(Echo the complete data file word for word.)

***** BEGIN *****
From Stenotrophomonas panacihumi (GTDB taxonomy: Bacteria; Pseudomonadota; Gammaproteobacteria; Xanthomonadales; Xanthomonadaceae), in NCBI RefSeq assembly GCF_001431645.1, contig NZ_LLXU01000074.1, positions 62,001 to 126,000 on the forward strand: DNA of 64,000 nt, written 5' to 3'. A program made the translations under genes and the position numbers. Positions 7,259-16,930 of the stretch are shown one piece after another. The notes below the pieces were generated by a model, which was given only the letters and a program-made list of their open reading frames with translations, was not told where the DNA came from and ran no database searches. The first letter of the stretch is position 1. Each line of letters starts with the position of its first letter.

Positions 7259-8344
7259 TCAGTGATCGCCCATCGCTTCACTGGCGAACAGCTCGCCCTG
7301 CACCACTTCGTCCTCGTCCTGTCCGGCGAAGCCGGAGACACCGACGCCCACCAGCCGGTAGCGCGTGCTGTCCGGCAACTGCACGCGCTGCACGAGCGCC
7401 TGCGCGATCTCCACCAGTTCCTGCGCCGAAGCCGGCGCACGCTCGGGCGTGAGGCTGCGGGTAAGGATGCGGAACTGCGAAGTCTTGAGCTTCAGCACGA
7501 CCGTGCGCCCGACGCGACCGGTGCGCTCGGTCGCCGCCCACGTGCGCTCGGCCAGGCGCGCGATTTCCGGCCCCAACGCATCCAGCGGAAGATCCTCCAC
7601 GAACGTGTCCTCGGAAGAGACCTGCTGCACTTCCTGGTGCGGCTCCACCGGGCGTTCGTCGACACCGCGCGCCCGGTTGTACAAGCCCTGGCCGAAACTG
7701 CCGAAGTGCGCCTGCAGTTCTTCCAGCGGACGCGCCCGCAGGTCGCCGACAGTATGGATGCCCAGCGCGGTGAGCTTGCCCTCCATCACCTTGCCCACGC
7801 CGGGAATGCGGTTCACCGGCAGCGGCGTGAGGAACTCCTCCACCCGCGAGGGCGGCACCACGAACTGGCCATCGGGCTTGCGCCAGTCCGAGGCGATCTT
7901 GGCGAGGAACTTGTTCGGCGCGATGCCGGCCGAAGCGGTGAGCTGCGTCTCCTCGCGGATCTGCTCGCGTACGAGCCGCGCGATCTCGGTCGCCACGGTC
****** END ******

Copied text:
From Stenotrophomonas panacihumi (GTDB taxonomy: Bacteria; Pseudomonadota; Gammaproteobacteria; Xanthomonadales; Xanthomonadaceae), in NCBI RefSeq assembly GCF_001431645.1, contig NZ_LLXU01000074.1, positions 62,001 to 126,000 on the forward strand: DNA of 64,000 nt, written 5' to 3'. A program made the translations under genes and the position numbers. Positions 7,259-16,930 of the stretch are shown one piece after another. The notes below the pieces were generated by a model, which was given only the letters and a program-made list of their open reading frames with translations, was not told where the DNA came from and ran no database searches. The first letter of the stretch is position 1. Each line of letters starts with the position of its first letter.

Positions 7259-8344
7259 TCAGTGATCGCCCATCGCTTCACTGGCGAACAGCTCGCCCTG
7301 CACCACTTCGTCCTCGTCCTGTCCGGCGAAGCCGGAGACACCGACGCCCACCAGCCGGTAGCGCGTGCTGTCCGGCAACTGCACGCGCTGCACGAGCGCC
7401 TGCGCGATCTCCACCAGTTCCTGCGCCGAAGCCGGCGCACGCTCGGGCGTGAGGCTGCGGGTAAGGATGCGGAACTGCGAAGTCTTGAGCTTCAGCACGA
7501 CCGTGCGCCCGACGCGACCGGTGCGCTCGGTCGCCGCCCACGTGCGCTCGGCCAGGCGCGCGATTTCCGGCCCCAACGCATCCAGCGGAAGATCCTCCAC
7601 GAACGTGTCCTCGGAAGAGACCTGCTGCACTTCCTGGTGCGGCTCCACCGGGCGTTCGTCGACACCGCGCGCCCGGTTGTACAAGCCCTGGCCGAAACTG
7701 CCGAAGTGCGCCTGCAGTTCTTCCAGCGGACGCGCCCGCAGGTCGCCGACAGTATGGATGCCCAGCGCGGTGAGCTTGCCCTCCATCACCTTGCCCACGC
7801 CGGGAATGCGGTTCACCGGCAGCGGCGTGAGGAACTCCTCCACCCGCGAGGGCGGCACCACGAACTGGCCATCGGGCTTGCGCCAGTCCGAGGCGATCTT
7901 GGCGAGGAACTTGTTCGGCGCGATGCCGGCCGAAGCGGTGAGCTGCGTCTCCTCGCGGATCTGCTCGCGTACGAGCCGCGCGATCTCGGTCGCCACGGTC